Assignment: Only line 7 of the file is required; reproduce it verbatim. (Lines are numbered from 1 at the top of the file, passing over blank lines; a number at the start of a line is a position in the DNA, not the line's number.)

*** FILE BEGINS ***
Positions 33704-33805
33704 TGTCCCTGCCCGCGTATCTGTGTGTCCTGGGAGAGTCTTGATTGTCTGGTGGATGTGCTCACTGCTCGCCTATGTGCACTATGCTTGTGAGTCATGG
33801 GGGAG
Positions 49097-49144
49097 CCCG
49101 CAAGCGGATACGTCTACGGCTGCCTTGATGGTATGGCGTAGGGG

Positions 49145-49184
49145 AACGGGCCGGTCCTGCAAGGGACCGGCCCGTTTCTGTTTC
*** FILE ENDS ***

Positions 49145-49184